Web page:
Toni Kanal is appearing in Michael Grandage's inaugural production at the Donmar: Noël Coward's The Vortex, which began previews Dec. 5 and opens Dec. 10.
Theatrenow met her at the Covent Garden hotel, just 'round the corner from the Donmar, as she prepared for a dress rehearsal.
What part are you playing in The Vortex? "I'm Preston, the housekeeper."
Coward has come in for some flack about the way he treats working-class characters. Do you think that's fair? "The Vortex is a very early play, and his first big hit. My character is only on in the first act — which is set in town — the other acts are in the country. It's a well-written part but not a major one in terms of the action of the play, and the character isn't meant to draw attention to herself — as a housekeeper, she's meant to be efficient and discreet, so he doesn't patronize or poke fun at her. "I think he wrote up working-class characters more in his later plays, so that's where any issues about his attitudes to class would crop up."
You starred, a couple of years ago, in Coward's last play, Song at Twilight, so you've had the rare chance of appearing in plays at either ends of his writing career. "Yes, it's an unusual experience! I was understudy to both Vanessa Redgrave and Kika Markham in Song at Twilight, at the Gielgud Theatre. I went on a couple of times for Kika, who was playing the wife of an aging, distinguished and closet gay writer — played by Corin Redgrave. I also went on, and quite a lot — something like 12 or 14 times — for Vanessa, who played Carlotta, the writer's ex-mistress."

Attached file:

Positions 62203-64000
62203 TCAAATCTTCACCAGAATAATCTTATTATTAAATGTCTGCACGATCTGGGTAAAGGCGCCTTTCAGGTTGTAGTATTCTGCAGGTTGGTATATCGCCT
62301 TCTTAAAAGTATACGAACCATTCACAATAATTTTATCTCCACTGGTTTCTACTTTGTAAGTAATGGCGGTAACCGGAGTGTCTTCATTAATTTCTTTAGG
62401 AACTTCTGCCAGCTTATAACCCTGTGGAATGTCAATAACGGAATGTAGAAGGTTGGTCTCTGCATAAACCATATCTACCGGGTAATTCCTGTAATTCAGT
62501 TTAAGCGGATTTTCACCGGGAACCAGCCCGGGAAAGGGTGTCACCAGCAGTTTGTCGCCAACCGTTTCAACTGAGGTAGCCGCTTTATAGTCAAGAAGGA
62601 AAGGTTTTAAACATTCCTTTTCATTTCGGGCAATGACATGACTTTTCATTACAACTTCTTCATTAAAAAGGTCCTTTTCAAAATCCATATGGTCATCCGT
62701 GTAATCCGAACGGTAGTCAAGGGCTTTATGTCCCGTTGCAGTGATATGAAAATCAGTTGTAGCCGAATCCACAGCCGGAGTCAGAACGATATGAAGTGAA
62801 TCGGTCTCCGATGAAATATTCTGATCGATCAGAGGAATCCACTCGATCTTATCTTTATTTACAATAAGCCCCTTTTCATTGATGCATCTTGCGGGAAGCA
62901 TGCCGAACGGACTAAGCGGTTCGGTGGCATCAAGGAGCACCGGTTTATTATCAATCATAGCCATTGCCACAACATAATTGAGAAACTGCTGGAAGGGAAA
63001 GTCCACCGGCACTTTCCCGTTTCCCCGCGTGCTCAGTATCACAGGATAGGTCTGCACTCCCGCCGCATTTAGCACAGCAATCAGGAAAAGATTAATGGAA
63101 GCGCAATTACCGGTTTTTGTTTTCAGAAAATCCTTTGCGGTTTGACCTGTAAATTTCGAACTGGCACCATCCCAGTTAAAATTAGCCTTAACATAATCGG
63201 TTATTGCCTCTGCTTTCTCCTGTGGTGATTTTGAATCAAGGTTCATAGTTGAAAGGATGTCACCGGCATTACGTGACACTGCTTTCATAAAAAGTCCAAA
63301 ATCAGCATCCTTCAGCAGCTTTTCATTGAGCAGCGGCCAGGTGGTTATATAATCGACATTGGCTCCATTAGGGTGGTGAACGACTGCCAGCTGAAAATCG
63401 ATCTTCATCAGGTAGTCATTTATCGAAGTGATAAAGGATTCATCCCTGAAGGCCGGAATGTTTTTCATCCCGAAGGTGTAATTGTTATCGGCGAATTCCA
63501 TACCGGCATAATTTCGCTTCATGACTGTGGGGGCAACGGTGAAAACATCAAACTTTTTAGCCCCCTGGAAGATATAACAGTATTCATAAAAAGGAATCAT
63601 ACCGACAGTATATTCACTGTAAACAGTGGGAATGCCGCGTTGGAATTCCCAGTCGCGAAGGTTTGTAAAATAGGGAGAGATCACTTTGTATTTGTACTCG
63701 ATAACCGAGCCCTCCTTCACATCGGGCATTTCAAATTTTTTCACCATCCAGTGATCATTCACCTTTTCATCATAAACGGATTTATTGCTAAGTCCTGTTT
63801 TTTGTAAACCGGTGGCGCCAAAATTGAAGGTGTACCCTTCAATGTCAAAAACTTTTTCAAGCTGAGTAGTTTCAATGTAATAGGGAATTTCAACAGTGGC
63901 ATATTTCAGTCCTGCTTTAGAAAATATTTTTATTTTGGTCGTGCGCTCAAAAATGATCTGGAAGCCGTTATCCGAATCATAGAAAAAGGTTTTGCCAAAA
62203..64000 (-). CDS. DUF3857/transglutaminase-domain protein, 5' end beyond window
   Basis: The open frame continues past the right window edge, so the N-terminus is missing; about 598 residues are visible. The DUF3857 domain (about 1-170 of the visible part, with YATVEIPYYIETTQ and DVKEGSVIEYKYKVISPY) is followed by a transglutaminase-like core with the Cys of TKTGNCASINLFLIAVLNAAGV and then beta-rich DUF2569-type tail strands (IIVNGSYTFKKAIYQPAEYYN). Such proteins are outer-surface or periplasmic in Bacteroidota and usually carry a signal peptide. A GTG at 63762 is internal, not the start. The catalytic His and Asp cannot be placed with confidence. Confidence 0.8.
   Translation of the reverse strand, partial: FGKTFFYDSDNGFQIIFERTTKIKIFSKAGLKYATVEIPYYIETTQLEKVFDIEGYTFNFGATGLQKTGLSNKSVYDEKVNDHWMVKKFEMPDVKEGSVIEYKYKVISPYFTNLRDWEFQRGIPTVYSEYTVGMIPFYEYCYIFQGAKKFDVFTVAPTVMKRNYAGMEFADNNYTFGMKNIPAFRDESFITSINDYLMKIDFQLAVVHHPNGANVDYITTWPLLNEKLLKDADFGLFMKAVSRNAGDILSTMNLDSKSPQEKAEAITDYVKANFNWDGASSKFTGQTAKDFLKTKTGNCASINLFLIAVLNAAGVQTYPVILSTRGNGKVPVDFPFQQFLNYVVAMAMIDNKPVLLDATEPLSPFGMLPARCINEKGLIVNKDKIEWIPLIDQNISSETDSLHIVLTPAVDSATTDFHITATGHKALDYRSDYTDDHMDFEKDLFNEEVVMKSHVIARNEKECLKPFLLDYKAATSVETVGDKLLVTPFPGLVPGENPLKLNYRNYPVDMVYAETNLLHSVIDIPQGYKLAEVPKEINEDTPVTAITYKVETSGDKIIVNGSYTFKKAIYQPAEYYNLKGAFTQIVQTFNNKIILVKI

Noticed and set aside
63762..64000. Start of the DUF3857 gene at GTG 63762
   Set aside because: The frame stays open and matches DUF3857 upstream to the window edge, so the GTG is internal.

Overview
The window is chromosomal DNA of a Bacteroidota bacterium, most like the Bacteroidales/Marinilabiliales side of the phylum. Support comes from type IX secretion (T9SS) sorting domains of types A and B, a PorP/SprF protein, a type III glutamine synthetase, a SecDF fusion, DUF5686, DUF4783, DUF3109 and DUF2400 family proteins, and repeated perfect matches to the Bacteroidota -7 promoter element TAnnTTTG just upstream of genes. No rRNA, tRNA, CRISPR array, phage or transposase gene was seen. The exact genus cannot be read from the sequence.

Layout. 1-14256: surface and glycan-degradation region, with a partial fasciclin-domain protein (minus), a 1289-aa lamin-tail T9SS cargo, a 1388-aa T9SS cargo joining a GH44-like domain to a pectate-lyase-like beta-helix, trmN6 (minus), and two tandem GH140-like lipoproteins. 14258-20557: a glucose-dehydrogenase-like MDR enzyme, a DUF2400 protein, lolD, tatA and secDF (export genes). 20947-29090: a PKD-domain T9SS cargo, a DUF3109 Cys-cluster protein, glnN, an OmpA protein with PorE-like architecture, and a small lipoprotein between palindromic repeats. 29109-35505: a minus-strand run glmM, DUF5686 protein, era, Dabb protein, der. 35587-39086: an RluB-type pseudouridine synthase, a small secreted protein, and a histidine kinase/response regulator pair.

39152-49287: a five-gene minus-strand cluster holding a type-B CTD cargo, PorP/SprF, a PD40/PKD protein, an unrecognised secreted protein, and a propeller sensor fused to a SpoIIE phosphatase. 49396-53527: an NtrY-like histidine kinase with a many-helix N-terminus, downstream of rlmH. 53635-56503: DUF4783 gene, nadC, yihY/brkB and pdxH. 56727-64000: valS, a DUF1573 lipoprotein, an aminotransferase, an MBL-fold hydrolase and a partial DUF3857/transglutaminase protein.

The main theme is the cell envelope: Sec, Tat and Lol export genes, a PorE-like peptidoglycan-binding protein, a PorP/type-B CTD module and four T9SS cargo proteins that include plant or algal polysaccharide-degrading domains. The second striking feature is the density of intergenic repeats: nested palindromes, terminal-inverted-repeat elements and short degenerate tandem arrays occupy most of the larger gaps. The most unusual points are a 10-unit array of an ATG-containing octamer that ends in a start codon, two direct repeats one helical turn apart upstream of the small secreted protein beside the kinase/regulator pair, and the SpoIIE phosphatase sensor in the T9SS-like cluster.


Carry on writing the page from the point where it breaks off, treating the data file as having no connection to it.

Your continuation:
You were very glamorous as Carlotta... "Thank you! It was a fun role to play, and it's nice to dress up on stage — though as it was a very late play, in the late 1960's, it's a different sort of glamour to that usually associated with Noël Coward.
"When people think of Coward, its either in connection with the 1920's, like The Vortex, or the 1930's, like Private Lives. Song at Twilight was written and set in the late 1960's, and although there were plenty of examples of Coward's humor, it was a darker — about the whole gay issue — and more obviously modern play than people were expecting. I think it would have been fascinating not to have credited him as the author, and to have seen what people would have made of it — or to ask them to guess who the author was!"
In many ways it was more like a Rattigan play? "Exactly. It had the same quality of stiff upper lips hiding deep emotion, and a sense of the pain beneath the well-mannered exterior. Which isn't the same as The Vortex, where the emotions are really let rip. The Vortex is a marvelous play with a great role for a leading actress, playing a mother with toy boys and a drug-addict son. The scene between them when they let go at each other is electrifying."
What do you think is the secret of Coward's continued appeal? "It sounds like damning with faint praise, but actually it's because audiences know they'll get something elegant, amusing, with the typical cadences and rhythms of speech you associate with him — and they feel safe, in the sense they know they're going to get a particular type of evening at the theatre.
"But that's expectations rather than reality. What keeps him fresh, and interesting, and sends audiences out feeling they've had an interesting night at the theatre rather than just a cozy one, is that he isn't safe. He surprises you, because there's far more to his plays than the surface comedy.
"That was certainly the case with Song at Twilight, which as we've discussed, wasn't a typical Coward at all, though people went to it because it was by Coward and starring the Redgraves. And it's certainly the case with The Vortex, which despite being written and set in the 1920's has an incredibly modern feel to it.
"I can understand why Michael [Grandage] grabbed the rights to the play some time ago. It's been fascinating to see him in rehearsals. Because I'm not in the last two acts I can sit at the side and watch, and although he must know the text like the back of his hand, he's always completely engrossed in the action, and his face registers every emotion, as if he's watching it for the first time. If we can have the same effect on the audience as we have on him, then we'll be a hit!"
The Vortex opens on Dec. 10 and runs to Feb. 15, 2003.
—By Paul Webb Theatrenow